Keith and Ricki Lougheed have an eye-catching yard surrounding the home they built in 2003 in the Cougar Ridge development near Capitol State Forest in the Delphi Valley.
But the rural Thurston County couple don’t have a single blade of grass to mow, nor do they have a lawnmower.
The Lougheeds are part of a small but slowly growing segment of the South Sound population that eschews the notion that big, well-manicured lawns are desirable.
In the lawn’s place, they have planted hundreds of drought-tolerant, low-maintenance trees, shrubs, berries, bunch grasses and perennial plants – native and non- native alike – making their home the only one in the 80-lot subdivision without a lawn.
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While the sprinklers run day and night at neighboring homes, Lougheed rarely waters the landscaping on his half-acre lot. If the plants can’t survive on rainfall and stormwater runoff, he simply replaces them with ones that can.
“It’s a lot of trial and error – I call it controlled chaos,” Lougheed said of his approach to his back and front yards. “But this is more environmentally friendly than anyone else.”
It’s not unusual for water use in the summer months to double or triple from wintertime usage in the South Sound urban area. Most of the increase is linked to outdoor irrigation, including water poured on lawns to keep them green.
“I just don’t care for the look of a lawn,” Lougheed, a semi-retired auditor, said. “You don’t see lawns in nature.”
For water resource managers charged with making sure water supplies keep up with demand, Lougheed’s words are music to their ears. Urging and convincing residents to use less water in the summer when demand spikes is one of their ongoing challenges.
Faced with steady population growth and limits on new water supplies, Lacey employs a summer outdoor watering schedule that allows water customers with odd-numbered addresses to water on Saturdays, Mondays and Wednesdays and even addresses on Sundays, Tuesdays and Thursdays.
Fridays are used to let the water reservoirs recover.
“It’s definitely been beneficial,” city water resources manager Peter Brooks said of the water conservation program, now in its fourth year. Typically, the city’s water reservoir capacity recovers on Friday from 10 million gallons to 13 million gallons.
On a hot summer day, Lacey can handle anticipated demand of 15.5 million gallons per day. If usage were to top 17.5 mgd, it could lead to mandatory cutbacks in water service, Brooks said.
Olympia and Tumwater water officials said they expect water supplies to keep pace with demand this summer too.
Some Lacey neighborhoods are starting to cut back on watering of their common areas, allowing the grass there to go dormant and brown, Brooks said.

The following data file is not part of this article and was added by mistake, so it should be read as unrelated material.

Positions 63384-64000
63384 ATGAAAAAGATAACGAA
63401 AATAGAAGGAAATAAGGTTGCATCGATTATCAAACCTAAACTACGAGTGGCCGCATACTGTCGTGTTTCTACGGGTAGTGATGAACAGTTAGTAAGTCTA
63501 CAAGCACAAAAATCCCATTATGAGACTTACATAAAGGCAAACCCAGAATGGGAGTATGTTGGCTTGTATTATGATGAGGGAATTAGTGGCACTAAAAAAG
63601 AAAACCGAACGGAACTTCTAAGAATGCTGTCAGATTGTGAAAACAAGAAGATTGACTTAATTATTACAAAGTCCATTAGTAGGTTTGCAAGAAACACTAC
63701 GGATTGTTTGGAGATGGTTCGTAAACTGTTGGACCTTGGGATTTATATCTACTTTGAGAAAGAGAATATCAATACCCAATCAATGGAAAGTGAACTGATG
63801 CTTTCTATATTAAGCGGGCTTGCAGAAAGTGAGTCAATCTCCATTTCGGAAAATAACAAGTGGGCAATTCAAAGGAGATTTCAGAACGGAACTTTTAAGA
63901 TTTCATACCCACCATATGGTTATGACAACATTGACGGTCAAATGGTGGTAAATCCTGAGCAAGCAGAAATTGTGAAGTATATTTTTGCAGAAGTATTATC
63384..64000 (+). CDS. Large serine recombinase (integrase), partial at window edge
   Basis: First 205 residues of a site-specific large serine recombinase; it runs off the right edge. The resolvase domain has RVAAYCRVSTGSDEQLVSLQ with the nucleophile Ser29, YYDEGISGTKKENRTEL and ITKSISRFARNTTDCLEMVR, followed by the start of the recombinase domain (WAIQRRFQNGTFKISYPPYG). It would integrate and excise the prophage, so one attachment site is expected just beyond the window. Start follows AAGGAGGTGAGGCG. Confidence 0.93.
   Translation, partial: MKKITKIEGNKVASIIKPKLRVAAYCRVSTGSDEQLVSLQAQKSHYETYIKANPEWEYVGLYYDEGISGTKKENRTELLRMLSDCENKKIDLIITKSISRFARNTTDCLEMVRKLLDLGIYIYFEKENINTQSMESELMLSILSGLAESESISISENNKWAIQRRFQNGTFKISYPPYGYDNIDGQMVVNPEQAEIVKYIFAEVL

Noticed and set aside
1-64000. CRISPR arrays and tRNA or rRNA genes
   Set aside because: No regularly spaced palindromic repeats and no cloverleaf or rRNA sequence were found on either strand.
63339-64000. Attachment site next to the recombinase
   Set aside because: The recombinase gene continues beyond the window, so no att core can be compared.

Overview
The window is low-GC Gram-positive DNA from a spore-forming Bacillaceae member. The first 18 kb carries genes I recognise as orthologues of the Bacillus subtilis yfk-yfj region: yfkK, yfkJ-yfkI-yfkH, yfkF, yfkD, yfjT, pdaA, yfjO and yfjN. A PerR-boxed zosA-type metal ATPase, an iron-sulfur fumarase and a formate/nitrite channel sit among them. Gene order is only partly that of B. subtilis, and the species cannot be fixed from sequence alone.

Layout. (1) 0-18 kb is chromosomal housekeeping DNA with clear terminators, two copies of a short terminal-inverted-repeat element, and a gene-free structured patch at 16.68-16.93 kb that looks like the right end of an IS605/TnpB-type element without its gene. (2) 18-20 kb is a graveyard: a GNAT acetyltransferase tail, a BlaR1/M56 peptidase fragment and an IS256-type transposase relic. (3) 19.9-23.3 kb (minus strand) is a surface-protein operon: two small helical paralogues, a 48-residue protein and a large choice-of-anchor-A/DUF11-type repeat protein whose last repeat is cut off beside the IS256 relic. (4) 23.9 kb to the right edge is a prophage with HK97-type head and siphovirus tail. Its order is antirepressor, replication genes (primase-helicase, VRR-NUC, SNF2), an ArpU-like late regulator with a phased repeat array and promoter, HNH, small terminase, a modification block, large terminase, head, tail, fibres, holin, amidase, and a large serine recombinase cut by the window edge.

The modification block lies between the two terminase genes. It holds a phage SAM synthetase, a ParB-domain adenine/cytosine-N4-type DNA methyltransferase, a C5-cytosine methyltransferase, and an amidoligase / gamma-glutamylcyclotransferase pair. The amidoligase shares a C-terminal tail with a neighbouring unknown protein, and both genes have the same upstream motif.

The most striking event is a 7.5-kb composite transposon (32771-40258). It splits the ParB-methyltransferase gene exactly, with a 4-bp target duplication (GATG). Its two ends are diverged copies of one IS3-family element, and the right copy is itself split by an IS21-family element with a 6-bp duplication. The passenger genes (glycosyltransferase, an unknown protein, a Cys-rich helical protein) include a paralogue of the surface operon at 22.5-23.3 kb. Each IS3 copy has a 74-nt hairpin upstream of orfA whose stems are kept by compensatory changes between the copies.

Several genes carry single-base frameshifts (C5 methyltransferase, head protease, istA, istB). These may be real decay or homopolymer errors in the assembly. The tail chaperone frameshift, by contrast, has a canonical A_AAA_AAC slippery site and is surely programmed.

“As I drive around, I’m seeing more and more lawns going dormant in the summertime,” noted Chris Jackson, Olympia’s water conservation program manager.
But its still unusual to see new housing developments without lawns, Brooks said.
“It’s cheaper to put in turf than plants – that’s the bottom line,” he said.
Olympia, Lacey and Tumwater have water conservation plans in place that call for a 0.8 percent to 1 percent reduction in use per hookup per year.
The City of Olympia expects to reduce outdoor water use by 13.6 million gallons per year by 2014 through such measures as technical assistance for water customer irrigation systems, rebates when customers purchase water-efficient irrigation systems, and free rain sensors.
Simply raising public awareness about why and how to conserve water could lead to even greater overall water savings – roughly 60.6 mgd by 2014, according to the Olympia water system plan adopted last year. This includes:
• Watering in the early morning or late evening hours when water evaporation is at a minimum.
• Recognizing that a healthy lawn doesn’t die if it isn’t watered – it just goes dormant until the fall rains return.
In arid regions of the nation, including Las Vegas, city water utilities are going to far greater lengths to conserve. One type of program pays customers to remove their lawns to reduce outdoor watering.
“It will probably be more than a decade or more before we start offering those kinds of programs here,” Jackson said.
Unlike city water customers, homes in the Cougar Ridge development aren’t hooked up to water meters and pay the same for their water, regardless of how much they use.
“People around here waste a lot of water on their lawns,” Lougheed said.
A 2003 state law would have required water systems such as the one serving Cougar Ridge to install meters by 2017, said Michael Dexel in the state Department of Health’s Office of Drinking Water.
But a King County Superior Court judge ruled last year that the metering requirement didn’t apply to privately owned water systems.
The case is on appeal and is expected to be heard by the state Supreme Court late this year or early 2010, Dexel said.
John Dodge: 360-754-5444